Nanna Roos

Department of Nutrition, Exercise and Sports (NEXS), University of Copenhagen, Denmark


Nanna Roos is Associated Professor in human nutrition, with long-term research focus on the role of animal-source foods in diets in populations vulnerable to undernutrition in Asia and Africa. Since 2012, NR has also engaged in research in edible insects, in low-income settings as well as in a Western context. NR is leading and involved in several research projects addressing the potentials of edible insects, and – among others - currently leading a work package on insects for human consumption in the EU supported project SUSINCHAIN. NR was invited expert on the EFSA working group on insect production and consumption in 2015.



Farmed edible insects: a new player in healthy and sustainable diets?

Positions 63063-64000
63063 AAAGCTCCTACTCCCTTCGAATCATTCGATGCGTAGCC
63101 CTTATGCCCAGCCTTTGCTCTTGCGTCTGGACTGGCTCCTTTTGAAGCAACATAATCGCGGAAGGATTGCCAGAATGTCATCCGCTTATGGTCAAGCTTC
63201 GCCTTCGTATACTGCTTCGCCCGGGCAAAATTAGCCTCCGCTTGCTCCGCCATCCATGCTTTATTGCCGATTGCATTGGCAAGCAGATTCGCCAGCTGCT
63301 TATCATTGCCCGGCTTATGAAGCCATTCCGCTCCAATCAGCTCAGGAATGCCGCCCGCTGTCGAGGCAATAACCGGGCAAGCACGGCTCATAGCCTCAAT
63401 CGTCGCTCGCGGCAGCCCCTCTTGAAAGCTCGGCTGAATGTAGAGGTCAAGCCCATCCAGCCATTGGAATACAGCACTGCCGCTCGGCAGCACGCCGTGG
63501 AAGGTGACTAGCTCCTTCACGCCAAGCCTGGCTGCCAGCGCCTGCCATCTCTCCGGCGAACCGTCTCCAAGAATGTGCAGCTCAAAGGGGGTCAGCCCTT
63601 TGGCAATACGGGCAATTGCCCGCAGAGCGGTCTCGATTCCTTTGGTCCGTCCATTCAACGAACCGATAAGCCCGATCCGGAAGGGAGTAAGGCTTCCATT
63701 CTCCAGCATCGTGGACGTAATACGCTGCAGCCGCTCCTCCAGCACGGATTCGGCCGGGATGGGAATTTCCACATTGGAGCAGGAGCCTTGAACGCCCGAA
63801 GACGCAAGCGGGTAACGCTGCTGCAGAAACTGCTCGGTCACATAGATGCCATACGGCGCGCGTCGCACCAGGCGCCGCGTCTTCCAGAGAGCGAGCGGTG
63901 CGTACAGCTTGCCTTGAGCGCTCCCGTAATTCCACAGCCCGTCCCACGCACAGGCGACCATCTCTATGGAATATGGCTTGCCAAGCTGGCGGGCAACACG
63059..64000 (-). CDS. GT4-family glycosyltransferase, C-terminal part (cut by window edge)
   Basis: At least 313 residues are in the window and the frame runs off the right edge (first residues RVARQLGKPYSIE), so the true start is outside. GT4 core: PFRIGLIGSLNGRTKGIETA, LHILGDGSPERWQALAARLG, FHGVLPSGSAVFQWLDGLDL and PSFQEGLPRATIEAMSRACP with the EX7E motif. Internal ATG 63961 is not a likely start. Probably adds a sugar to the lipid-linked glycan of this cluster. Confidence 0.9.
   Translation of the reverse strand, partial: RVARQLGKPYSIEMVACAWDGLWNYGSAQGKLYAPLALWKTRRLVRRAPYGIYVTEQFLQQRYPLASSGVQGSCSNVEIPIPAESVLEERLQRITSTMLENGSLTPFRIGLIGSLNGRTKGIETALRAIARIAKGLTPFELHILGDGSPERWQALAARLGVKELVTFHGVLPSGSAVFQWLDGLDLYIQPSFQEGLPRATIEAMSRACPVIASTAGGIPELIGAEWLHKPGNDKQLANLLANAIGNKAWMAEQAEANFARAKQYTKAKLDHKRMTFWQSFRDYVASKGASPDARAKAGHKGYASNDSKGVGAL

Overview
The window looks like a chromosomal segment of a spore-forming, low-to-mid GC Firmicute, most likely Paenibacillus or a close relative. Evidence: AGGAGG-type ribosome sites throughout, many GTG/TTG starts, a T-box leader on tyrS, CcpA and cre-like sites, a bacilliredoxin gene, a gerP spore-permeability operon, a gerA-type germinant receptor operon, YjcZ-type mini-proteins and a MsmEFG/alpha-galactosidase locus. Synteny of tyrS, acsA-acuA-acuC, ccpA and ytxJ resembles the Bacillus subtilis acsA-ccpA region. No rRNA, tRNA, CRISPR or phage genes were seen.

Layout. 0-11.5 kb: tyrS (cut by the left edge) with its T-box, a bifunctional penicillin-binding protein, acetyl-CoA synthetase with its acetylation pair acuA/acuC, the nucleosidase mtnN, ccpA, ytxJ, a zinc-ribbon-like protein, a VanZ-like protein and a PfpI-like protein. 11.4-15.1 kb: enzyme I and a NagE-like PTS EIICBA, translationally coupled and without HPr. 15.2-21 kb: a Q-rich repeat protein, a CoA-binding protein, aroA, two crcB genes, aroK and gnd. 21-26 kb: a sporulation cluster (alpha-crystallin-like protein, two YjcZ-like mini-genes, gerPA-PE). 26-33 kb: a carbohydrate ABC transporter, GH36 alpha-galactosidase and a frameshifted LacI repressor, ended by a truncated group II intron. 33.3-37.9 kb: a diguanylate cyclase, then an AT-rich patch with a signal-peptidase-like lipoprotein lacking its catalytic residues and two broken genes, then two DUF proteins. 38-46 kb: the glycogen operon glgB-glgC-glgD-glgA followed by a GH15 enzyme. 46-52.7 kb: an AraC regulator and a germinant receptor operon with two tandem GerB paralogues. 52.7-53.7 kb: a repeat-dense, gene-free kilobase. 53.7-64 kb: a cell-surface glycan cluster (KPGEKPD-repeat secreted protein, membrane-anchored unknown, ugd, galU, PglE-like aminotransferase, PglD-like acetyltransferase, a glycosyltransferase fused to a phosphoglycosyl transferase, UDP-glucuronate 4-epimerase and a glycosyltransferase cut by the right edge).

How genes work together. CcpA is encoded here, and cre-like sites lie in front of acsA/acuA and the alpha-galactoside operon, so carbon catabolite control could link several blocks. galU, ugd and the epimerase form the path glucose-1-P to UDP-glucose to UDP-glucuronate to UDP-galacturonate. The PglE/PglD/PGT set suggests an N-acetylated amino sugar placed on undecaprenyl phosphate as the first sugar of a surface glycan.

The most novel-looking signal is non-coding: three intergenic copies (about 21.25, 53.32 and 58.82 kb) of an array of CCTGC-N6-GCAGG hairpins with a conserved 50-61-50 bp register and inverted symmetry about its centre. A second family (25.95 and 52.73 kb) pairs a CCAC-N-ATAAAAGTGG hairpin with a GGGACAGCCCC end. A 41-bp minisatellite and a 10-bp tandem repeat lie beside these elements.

Insects are recognized as some of the most promising alternative food sources, which can contribute to future food systems by providing animal protein and nutrients, with lower environmental impacts than conventional livestock. More than 2000 species of edible insects have been identified as a part of traditional diets across cultures; however, only 8-10 species are currently identified to be suited for scaled-up farming, either for direct consumption or for animal feed. The insects farmed for human consumption are mainly cricket species (Acheta domestica, Gryllus bimarkulatus and few more), mealworm species (Tenebrio molitor and Alphitobius dieaperinus) and a few other species. The nutritional value of the insects is characterized as other animal-source foods, contributing protein, fat and micronutrients to a diet. In addition, insects contain chitin which is functionally a dietary fiber, though chitin may also have additional health benefits. This presentation will give an overview of the current knowledge of the nutritional value and indications of health benefits of edible insects, the environmental impacts of insect farming and thereby the potential role of insects in healthy and sustainable diets.